Desalination Plant Victoria

We designed the high-voltage electrical components for one of the biggest infrastructure projects in Victoria’s history.


Location

  • Australia

Sector

Service

  • Energy Management and Efficiency
  • Power Transmission and Distribution
  • Sustainability Advisory
  • (View all)

Client

Project Value

  • AU$3.5 billion

Project Status

  • Completed 2012

Architect

  • Arm Architecture and PeckvonHartel

A Thiess Degremont joint venture was responsible for the design and construction of the Victorian Desalination Project for the AquaSure Public Private Partnership. The joint venture engaged WSP to develop the high-voltage electrical infrastructure design for the desalination plant.

 

The Victorian Desalination Project provides a drought-proof water supply for the growing areas of Melbourne and Geelong. It is a rainfall-independent source of water and it complements the existing catchment systems. Vital elements of the plant have a design life of 100 years and the plant can produce high-quality water when required, making it a valuable resource.

 

Performance and Value

Our team created a complete suite of preliminary designs, specifications and cost estimates for a 220-transmission cable, 220/22 kV step-down substation and 22 kV reticulation and sub-distribution. We also completed a comprehensive range of sophisticated system studies.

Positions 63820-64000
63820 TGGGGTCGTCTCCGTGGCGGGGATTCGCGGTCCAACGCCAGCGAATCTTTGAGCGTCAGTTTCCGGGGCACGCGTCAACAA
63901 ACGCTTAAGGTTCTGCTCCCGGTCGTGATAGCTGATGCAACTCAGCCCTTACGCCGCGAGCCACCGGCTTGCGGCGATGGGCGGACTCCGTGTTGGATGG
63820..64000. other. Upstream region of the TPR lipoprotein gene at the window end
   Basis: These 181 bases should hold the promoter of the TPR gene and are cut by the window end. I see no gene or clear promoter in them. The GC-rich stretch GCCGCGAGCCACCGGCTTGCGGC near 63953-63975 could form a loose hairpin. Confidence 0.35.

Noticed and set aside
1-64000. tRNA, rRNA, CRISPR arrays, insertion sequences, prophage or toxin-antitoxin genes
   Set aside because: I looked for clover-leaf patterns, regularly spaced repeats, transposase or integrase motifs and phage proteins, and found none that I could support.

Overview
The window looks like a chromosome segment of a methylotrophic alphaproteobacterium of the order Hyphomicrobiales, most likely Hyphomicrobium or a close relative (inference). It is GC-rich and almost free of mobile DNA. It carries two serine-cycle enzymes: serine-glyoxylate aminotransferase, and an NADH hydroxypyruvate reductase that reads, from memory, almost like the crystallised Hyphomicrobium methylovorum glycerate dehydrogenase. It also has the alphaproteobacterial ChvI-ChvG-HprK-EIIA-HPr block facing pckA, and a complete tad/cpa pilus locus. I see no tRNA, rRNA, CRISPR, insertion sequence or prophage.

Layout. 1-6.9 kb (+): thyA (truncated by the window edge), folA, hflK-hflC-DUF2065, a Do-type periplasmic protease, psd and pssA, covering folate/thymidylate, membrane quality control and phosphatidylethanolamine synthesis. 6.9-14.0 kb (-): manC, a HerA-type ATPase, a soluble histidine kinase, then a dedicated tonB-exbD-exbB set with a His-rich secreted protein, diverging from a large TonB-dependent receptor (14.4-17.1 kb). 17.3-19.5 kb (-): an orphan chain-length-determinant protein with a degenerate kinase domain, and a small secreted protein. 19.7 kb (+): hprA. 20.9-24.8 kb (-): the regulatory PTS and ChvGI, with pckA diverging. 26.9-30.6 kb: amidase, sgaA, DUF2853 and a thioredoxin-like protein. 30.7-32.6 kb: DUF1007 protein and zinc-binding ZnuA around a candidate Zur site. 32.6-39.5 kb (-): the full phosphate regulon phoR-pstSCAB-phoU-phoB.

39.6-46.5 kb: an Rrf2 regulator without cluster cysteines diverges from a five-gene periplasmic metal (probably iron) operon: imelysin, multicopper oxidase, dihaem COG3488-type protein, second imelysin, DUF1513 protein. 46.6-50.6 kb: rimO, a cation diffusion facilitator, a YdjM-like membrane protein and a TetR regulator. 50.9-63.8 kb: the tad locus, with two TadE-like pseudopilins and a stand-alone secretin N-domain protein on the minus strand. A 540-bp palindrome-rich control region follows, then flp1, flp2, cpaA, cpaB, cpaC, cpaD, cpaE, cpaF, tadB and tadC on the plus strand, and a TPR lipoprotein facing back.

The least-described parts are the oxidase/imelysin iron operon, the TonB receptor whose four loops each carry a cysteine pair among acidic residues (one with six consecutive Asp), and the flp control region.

Underground power was the preferred solution for the project as it has the least impact on landowners and people living and working in the area.

 

Successful Outcomes

A 220kV High Voltage Alternating Current (HVAC) power cable – the longest of its type in the world – is co-located with the water supply pipeline. This powers the plant and all operational power is offset by Renewable Energy Certificates. The power line is now operated and maintained by SP Ausnet on behalf of the State of Victoria.

 

The plant was in preservation mode until March 2017, when it produced its first water. It produced an average of 467ML per day, more than its anticipated capacity.